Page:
The garden is municipal and was established on November 3, 1976 for citizens, as relaxing and educational places to deepen their knowledge of plants and of nature conservation. The garden incorporates research laboratories, main conservatory, begonia displayhouse, fuchsia displayhouse, phylogenical garden, rock garden, Japanese garden, camellia garden utilizing the undulated land effectively.
Staff
There are 38 permanent staff working for the garden (4 of them hold a PhD and 50% of them are still continuing PhD). Also there are 61 part time staff who take part in the work directly concerned with plant, maintenance and cultivation.

Plant Collection and Preservation
The garden has always made an effort to collect plants since it has opened, and keeps about 11,700 taxa at the present time. In particular, the garden has collected Orchidaceae, and keeps 2,600 taxa, 29,000 plants of them.Those collections are used for exhibition or for study purposes. The garden also preserves Japanese classical horticultural plants such as morning glory and Japanese primrose and shows them to the public through each exhibition.

Begonia Conservatory
One of the conservatories in Hiroshima Botanical Garden is Begonia Foyer. It is one of the biggest conservatories in western Japan which covers around 400m2. For growing Begonia, there are three types of Begonia development such as cutting, rhyzome, and tubber. In this part, there are 1,680 kinds of species from Japan and mainly from south America.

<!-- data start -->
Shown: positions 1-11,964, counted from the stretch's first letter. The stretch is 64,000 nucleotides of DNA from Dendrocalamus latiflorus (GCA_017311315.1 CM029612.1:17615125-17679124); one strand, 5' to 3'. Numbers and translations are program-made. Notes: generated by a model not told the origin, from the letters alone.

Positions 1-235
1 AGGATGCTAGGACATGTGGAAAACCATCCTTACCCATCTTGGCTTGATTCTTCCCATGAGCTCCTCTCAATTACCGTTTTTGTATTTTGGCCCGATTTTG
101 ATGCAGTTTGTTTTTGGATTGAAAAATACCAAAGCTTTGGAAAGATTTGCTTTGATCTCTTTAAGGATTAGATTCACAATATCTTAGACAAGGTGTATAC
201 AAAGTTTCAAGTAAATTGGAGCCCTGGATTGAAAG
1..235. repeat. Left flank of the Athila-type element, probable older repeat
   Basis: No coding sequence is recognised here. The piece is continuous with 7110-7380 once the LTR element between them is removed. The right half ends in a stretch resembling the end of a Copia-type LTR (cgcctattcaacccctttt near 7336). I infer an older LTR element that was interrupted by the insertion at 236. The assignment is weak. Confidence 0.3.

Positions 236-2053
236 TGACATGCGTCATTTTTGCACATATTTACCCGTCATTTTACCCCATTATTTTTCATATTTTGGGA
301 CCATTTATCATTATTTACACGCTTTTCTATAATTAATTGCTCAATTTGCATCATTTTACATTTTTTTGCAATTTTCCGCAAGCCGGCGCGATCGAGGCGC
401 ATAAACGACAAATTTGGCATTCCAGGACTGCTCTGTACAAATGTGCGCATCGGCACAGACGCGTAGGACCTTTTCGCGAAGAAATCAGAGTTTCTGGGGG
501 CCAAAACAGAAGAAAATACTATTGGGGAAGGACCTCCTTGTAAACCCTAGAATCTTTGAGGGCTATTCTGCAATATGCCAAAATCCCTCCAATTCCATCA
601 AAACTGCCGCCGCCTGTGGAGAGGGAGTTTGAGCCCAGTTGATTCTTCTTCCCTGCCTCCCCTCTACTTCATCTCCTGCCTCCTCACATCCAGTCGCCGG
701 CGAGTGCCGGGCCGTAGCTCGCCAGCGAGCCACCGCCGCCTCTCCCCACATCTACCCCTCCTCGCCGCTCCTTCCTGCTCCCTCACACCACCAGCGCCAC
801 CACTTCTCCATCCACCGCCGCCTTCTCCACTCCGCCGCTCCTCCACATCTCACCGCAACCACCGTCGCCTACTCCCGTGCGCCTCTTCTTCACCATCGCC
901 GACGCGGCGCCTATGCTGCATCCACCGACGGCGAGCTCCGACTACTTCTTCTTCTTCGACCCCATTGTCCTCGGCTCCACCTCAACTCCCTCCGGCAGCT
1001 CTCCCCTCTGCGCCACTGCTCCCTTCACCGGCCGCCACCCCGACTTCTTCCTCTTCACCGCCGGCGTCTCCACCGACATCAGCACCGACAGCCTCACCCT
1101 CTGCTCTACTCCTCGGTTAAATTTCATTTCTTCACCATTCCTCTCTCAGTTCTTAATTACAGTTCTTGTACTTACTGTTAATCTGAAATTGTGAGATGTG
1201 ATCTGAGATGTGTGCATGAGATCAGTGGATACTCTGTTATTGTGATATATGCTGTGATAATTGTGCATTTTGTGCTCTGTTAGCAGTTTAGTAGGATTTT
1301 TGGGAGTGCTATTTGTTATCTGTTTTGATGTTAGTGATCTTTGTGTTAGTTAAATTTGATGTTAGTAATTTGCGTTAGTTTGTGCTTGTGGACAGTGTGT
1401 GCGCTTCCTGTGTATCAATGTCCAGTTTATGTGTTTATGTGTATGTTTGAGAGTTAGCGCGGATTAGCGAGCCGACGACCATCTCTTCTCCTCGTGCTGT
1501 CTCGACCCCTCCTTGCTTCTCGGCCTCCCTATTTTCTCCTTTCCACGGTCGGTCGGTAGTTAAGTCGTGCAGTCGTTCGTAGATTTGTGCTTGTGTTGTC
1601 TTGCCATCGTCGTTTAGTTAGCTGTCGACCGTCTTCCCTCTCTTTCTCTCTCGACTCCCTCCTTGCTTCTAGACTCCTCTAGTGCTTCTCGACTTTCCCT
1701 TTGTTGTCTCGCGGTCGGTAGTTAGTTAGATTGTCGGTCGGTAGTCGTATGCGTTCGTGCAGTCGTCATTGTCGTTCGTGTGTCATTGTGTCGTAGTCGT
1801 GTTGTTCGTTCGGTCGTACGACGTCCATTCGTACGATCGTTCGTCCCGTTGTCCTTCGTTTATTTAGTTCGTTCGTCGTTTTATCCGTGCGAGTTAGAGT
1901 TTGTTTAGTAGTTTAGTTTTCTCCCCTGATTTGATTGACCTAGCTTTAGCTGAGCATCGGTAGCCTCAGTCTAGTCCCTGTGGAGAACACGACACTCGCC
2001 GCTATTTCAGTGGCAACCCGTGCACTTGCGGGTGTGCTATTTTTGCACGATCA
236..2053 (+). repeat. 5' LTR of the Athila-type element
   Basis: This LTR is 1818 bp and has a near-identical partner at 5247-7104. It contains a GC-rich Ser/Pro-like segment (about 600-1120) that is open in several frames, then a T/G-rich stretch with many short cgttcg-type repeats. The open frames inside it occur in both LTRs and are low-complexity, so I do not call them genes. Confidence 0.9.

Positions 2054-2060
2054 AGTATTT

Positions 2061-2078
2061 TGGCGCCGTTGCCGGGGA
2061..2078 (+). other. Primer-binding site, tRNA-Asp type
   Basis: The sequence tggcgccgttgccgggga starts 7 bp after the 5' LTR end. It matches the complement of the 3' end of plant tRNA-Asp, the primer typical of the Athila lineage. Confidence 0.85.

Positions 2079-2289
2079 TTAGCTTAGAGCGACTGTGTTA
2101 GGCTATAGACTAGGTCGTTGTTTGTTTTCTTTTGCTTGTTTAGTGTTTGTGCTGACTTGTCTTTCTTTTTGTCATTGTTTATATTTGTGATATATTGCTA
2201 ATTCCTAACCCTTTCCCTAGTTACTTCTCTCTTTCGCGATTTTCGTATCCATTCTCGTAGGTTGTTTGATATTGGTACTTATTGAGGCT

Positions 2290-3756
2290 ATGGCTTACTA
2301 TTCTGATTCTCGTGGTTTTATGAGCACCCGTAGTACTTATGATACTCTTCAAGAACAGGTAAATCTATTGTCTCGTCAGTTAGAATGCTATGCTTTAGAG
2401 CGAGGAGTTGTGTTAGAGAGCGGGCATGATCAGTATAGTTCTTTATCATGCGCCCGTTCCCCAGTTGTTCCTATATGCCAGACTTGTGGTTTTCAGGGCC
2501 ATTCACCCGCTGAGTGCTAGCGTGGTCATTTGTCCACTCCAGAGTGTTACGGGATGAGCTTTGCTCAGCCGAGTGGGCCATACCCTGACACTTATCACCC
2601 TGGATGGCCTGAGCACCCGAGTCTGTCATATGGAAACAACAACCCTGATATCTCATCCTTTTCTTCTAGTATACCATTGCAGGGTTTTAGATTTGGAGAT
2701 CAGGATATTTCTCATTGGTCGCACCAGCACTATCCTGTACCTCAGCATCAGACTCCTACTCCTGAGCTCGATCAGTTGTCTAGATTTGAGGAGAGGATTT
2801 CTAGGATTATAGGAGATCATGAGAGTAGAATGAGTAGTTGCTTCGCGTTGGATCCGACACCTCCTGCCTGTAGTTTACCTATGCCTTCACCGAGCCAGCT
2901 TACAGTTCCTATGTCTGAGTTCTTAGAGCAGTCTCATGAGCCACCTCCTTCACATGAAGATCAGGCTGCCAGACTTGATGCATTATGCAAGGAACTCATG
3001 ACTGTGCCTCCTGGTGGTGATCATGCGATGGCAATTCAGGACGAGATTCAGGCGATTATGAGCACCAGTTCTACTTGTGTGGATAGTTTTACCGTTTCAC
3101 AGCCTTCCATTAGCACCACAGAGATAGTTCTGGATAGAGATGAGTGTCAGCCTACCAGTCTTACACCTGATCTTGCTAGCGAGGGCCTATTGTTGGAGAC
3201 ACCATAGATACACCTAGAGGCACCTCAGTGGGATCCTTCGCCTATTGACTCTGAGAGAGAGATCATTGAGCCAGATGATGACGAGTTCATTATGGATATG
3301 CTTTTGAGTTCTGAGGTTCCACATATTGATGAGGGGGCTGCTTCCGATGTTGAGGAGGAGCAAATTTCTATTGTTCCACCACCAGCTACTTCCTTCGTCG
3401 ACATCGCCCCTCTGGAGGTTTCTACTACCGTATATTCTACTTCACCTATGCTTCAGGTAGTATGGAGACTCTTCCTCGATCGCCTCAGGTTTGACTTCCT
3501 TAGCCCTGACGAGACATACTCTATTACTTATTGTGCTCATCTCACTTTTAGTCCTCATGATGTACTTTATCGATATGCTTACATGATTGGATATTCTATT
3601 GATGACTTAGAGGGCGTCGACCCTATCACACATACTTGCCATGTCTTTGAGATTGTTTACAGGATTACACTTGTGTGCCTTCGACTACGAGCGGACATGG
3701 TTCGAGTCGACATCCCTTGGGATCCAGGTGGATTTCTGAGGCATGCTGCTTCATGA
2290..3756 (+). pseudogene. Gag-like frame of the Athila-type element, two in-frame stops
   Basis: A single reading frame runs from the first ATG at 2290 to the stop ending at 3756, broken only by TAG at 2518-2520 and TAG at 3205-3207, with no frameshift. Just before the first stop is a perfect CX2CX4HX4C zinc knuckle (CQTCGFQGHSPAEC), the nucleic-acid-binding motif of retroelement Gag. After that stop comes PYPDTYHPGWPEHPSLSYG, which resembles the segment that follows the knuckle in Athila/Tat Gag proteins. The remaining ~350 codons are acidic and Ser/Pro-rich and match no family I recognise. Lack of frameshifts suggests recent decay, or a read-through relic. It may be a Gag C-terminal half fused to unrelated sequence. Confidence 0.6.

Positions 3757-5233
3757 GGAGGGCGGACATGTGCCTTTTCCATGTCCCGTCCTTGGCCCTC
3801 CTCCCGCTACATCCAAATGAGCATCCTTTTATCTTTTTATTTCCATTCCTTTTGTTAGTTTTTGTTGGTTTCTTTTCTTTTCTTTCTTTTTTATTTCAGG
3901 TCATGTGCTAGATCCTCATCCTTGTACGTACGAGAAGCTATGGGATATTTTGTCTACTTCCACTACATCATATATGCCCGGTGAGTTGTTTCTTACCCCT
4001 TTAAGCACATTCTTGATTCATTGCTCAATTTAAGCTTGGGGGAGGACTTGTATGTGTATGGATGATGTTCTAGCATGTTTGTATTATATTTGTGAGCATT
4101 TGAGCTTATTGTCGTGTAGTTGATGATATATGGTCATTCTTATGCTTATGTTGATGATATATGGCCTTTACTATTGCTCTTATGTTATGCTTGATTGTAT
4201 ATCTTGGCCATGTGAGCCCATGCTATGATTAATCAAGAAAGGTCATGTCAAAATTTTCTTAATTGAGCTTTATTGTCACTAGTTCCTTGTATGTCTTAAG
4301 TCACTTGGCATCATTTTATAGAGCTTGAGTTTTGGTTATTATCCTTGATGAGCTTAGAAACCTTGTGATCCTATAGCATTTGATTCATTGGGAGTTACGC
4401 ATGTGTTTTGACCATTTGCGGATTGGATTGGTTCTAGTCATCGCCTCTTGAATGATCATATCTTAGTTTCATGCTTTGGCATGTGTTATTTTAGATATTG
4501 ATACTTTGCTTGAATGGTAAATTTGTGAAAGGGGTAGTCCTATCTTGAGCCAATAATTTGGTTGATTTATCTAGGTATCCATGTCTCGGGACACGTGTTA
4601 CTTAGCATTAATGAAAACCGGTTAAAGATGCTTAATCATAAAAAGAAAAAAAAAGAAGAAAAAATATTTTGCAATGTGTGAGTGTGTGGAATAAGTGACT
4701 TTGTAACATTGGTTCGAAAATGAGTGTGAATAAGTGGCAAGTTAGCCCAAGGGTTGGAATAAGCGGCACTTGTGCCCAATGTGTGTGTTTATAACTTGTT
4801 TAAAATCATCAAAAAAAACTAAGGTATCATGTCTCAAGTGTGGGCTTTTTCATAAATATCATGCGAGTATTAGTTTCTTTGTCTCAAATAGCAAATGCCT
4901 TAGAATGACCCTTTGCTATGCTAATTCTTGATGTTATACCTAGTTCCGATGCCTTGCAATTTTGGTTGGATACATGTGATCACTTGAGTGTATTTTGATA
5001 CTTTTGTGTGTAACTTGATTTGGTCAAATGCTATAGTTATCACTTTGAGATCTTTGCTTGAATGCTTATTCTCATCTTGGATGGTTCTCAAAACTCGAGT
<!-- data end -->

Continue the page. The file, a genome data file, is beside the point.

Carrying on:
The control of the lighting enables the tuberous begonias to bloom, so we can enjoy large, bright flowers of those begonias all year around. The foliage begonias whose leaves are uniquely shaped or beautifully patterned are exhibited too.

Greenhouses Conservatory
The main conservatory is 2,186m2, and there are about 970 taxa, 14,160 individual plants from tropical to subtropical areas. When we went inside the conservatory, we could see tropical fruits, tall palms, Orchids and so on, and we felt as if we were in a tropical rain forest. The tall plants like queen palm or traveler's tree can grow to their full capacity because the conservatory is 21 meters high. Epiphytic orchids are put on the trees or the rocks in the conservatory; the natural habitat of those plants are simulated.

In the cactus displayhouse, not only Cactaceae but fleshy plant of Aizoaceae, Liliaceae, Asclepiadaceae or Vitaceae which adapted to arid land are exhibited. We can see their unique shapes of occurring from their adaptation to the environment.

About 50 species of tropical water lilies and Amazon water lilies were exhibited in the tropical water lily displayhouse. The clear violet, blue, pink or yellow colors of the flowers attract visitors. There are about 650 species and over 2,000 individual plants of begonias in the begonia displayhouse. This displayhouse is equipped with the air conditioning and the climate is kept cool in summer and warm in winter.